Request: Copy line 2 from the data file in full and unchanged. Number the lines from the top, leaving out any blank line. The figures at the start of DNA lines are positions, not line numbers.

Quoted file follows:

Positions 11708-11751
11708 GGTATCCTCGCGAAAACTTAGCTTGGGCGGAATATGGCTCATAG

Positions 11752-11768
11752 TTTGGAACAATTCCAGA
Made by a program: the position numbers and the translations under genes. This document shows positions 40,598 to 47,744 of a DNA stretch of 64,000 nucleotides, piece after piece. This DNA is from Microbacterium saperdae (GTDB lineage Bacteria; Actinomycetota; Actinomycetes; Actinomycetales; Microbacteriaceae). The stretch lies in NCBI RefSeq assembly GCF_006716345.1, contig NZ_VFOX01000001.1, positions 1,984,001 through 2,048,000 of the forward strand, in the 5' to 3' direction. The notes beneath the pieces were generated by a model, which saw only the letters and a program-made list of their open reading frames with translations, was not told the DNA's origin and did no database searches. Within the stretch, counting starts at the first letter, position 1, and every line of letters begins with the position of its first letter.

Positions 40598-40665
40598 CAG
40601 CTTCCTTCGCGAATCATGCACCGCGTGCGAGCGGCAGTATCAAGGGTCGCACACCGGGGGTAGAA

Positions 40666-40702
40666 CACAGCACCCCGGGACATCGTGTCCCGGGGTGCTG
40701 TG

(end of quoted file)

11708 GGTATCCTCGCGAAAACTTAGCTTGGGCGGAATATGGCTCATAG